Why is it that we won’t let a 12-year-old drink, smoke, drive a car, or sign any legal document? It’s because they are not mature enough to make adult decisions, and drinking and smoking are bad for them. But we should let them make decisions about taking an off-label drug and then cross-sex hormones to destroy their fertility.
    What happens to those kids who have adverse reactions to Lupron and have to go off of it? These children have been told by the adults they trust that they are indeed in the wrong body. It’s pretty messed up when we tell children that their only option for happiness is major body modifications.

    Liked by 7 people

  2. This should prompt the headline ‘The child lab rats being fed harmful drugs by parents and Medics'(paid for by you). Given how quick tabloids are to demonise school, hospitals, police, in how they interact with children it is sinister and chilling that this is not reported.

    Liked by 3 people

  3. There is a petition to congress to investigate into the side effects of Lupron with over 10,500 messages from people who have suffered from this drug. I’m sure TheMom can relate to what these patients have gone through. Just take a look.

    https://www.petition2congress.com/1902/investigation-lupron-side-effects-leuprolide-acetate

    And parents are willing to administer this to their children?
    Also, kids who go on Lupron “puberty blockers” are almost 100% likely to continue onto cross sex hormones which insures sterility and they will never have the opportunity to return to the normal function of their biological sex, if they realize that they have made a mistake. They will have to live in a kind of in between life with all of the health consequences that come with the use of artificial hormones.

    Parents and doctors should not be allowed legally to make such decisions for the life of a human being who has just started out in this world. Let them decide when they are adults – preferably over 25 when the brain has developed enough.

    Liked by 5 people

    • Thanks for sharing! I wonder when the kids given this drug for gender dysphoria will start suing. Maybe then doctors won’t be so enthusiastic about prescribing it to growing children.

      Liked by 1 person

  4. Thank you for writing this! The thing is that kids/teens are forming their identities on the internet. It is not real but the horrible consequences of being treated are all-too real.

    Liked by 4 people

    • You could bring up the subject of GMO food and crops as well. “Oh, no, can’t have any of those, err on the side of caution, better safe than sorry….”

      Liked by 2 people

      • Wow, so vaccines, which are pretty safe are bad, GMOs are bad (even though literally everything you eat is a GMO), but a drug with a D2 rating is natural and safe. Makes sense. This is why I hate hipsters and the organic movement.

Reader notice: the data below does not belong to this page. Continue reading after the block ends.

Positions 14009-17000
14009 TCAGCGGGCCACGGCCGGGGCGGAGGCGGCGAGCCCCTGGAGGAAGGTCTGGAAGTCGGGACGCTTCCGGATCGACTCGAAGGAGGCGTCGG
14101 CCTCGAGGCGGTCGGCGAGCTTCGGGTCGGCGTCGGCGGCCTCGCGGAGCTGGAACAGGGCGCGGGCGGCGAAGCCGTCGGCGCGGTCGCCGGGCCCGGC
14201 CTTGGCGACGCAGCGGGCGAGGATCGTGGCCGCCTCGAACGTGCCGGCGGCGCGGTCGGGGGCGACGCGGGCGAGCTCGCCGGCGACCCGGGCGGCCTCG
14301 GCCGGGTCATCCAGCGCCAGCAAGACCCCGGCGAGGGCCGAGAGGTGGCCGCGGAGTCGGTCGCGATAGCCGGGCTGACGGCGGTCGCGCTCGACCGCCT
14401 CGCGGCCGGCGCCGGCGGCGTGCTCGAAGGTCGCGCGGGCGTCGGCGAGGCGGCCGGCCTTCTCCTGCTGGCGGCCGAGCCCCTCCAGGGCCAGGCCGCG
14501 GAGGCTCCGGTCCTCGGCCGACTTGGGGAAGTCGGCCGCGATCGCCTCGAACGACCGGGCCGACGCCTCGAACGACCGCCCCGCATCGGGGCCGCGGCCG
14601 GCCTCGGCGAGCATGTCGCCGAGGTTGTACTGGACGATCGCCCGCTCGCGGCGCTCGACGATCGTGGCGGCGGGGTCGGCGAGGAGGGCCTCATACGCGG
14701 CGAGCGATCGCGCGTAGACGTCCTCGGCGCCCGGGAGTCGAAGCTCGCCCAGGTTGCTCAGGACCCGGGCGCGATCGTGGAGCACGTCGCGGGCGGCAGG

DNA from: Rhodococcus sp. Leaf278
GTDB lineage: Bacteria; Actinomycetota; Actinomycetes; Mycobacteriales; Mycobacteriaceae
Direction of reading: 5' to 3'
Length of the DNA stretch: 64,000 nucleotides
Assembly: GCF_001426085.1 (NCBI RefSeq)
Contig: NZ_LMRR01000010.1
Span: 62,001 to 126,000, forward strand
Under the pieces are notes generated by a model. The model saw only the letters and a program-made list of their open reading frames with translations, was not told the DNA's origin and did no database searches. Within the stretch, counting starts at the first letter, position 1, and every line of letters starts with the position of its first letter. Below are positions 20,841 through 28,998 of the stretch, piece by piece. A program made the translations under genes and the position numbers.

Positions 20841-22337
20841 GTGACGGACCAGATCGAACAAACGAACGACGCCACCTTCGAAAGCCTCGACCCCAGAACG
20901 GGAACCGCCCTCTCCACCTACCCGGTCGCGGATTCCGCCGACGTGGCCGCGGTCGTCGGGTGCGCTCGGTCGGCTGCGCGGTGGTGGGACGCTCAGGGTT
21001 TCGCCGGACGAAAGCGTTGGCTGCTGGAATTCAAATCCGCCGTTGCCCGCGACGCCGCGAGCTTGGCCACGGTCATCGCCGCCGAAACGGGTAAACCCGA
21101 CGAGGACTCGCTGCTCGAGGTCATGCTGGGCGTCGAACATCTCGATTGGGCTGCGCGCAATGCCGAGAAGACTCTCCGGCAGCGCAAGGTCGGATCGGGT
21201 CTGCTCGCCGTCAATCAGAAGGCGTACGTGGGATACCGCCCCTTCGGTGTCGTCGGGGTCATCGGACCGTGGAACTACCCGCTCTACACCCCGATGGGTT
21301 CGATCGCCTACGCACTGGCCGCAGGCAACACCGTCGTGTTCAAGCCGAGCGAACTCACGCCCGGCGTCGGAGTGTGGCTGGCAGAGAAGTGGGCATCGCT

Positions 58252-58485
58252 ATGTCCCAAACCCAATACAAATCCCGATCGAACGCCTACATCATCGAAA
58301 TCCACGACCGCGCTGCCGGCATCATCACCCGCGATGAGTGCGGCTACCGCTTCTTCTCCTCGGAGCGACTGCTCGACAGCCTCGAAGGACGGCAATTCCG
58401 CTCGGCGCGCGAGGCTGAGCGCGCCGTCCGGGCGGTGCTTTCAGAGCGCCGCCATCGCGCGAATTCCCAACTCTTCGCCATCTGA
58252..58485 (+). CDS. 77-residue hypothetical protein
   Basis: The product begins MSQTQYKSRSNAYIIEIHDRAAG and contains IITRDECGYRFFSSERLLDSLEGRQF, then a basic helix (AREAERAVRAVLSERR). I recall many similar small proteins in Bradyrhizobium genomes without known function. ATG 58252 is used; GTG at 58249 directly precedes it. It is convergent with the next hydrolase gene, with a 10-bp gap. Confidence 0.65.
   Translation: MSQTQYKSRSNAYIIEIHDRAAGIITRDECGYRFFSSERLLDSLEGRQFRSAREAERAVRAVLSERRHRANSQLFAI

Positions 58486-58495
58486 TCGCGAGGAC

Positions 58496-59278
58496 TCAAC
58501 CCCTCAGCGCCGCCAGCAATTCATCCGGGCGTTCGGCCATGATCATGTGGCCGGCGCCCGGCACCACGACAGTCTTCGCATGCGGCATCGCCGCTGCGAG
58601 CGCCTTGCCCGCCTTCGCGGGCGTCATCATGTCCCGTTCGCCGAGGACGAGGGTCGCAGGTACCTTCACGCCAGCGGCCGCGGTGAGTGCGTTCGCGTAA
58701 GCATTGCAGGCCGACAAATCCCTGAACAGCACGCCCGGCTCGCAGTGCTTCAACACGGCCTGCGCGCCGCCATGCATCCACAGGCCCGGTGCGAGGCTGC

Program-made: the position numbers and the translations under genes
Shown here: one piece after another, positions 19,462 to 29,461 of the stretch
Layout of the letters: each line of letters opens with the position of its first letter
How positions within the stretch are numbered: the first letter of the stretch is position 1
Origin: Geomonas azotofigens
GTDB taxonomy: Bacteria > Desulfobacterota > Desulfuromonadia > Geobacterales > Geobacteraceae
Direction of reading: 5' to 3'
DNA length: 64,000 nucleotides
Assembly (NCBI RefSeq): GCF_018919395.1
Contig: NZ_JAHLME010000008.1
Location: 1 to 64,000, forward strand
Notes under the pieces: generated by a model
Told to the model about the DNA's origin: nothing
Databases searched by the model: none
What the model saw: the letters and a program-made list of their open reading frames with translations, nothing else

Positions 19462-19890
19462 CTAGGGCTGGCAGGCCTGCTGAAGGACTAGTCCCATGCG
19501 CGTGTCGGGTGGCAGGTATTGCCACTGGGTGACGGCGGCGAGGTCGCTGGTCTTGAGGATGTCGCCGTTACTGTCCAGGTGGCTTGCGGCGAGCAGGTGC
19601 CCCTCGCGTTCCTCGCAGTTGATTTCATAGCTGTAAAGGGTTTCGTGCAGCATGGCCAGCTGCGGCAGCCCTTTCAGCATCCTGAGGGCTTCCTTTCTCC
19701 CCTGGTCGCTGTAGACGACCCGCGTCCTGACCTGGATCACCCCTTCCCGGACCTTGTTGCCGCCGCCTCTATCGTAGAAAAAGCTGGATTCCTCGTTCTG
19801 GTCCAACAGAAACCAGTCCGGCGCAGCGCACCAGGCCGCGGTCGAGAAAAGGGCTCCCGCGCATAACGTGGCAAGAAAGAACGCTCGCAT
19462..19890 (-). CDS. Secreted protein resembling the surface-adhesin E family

I say literally everything you eat is a GMO because wheat sure doesn’t look like it did 10,000 years ago before agriculture.

        Like

    • Histrelin belongs to the same class of GnRH analogues as Leuprolide does. The side effects and safety profile of Histrelin are comparable to Leuprolide since they work in the same pharmacological manner, so many of the adverse effects found in patients where Leuprolide is used can also be seen in patients that are administered Histrelin.

      Liked by 2 people

      • Can you tell me anything about Triptorelin?

        I have been doing some research and coming up empty.

        I read somewhere that it is not much better than Lupron but there was no citation provided.

        Like

      • @Cindy Triptorelin is in the same class of GnRH agonists as Lupron. It’s used in cases of advanced prostate cancer and has similar effects as Lupron, in addition to sharing the same side effect profile.

        Like

  5. The author seems to think treating Central Precocious Puberty with Lupron is practically a cosmetic decision. That’s bullshit. My daughter had CPP and was treated with Lupron. Most people don’t undertand that CPP is actually asynchronous puberty–the child’s bone age is higher than her chronological age. This means her growth plates will fuse prematurely, causing short stature. While one could say short stature isn’t a big deal, would you want YOUR daughter to go through life at 4 feet tall? Really?

    That said, using Lupron to keep physically normal children from having puberty is sick and wrong. Any doctor prescribing it should be sued for medical malpractice.

    Like

    • I totally agree with you that Lupron is a great thing for children who have precocious puberty. Lupron given to children whose puberty is proceeding normally is a misuse of this drug that can have life-long, drastic negative effects.

      I’m 5’2″, and have adult relatives as short as 4’8″, and totally understand why you would want to help your child maximize her adult height. At 5’2″, there are many things that aren’t designed for tiny adults – like car seats windows & mirrors, and seats on most public transit. (I’m one of the few adults with no complaints about the size of airplane seats).

      Like